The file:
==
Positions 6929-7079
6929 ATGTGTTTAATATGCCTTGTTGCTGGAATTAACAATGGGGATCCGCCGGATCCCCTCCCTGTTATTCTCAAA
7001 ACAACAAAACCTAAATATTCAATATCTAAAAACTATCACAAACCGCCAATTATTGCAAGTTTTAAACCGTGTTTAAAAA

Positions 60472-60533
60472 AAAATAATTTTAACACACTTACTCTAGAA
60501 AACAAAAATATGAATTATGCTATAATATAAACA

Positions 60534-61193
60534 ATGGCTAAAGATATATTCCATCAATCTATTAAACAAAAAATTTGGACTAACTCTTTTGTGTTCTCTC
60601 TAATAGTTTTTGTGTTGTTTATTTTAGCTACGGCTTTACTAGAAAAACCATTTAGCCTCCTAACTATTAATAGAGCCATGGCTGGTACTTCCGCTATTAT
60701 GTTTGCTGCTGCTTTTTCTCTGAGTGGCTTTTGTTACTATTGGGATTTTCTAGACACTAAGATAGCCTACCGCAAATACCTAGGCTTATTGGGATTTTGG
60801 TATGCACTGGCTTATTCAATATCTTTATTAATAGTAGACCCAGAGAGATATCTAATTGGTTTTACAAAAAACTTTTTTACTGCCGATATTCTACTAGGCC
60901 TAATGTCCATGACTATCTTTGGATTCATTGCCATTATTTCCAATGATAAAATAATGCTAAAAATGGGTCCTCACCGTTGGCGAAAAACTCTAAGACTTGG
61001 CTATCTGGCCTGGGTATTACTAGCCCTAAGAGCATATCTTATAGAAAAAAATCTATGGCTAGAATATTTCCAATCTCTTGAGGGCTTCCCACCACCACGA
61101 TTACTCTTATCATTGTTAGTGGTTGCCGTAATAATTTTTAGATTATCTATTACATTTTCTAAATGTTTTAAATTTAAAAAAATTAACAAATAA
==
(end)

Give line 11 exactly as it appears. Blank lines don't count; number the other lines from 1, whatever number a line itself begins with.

60801 TATGCACTGGCTTATTCAATATCTTTATTAATAGTAGACCCAGAGAGATATCTAATTGGTTTTACAAAAAACTTTTTTACTGCCGATATTCTACTAGGCC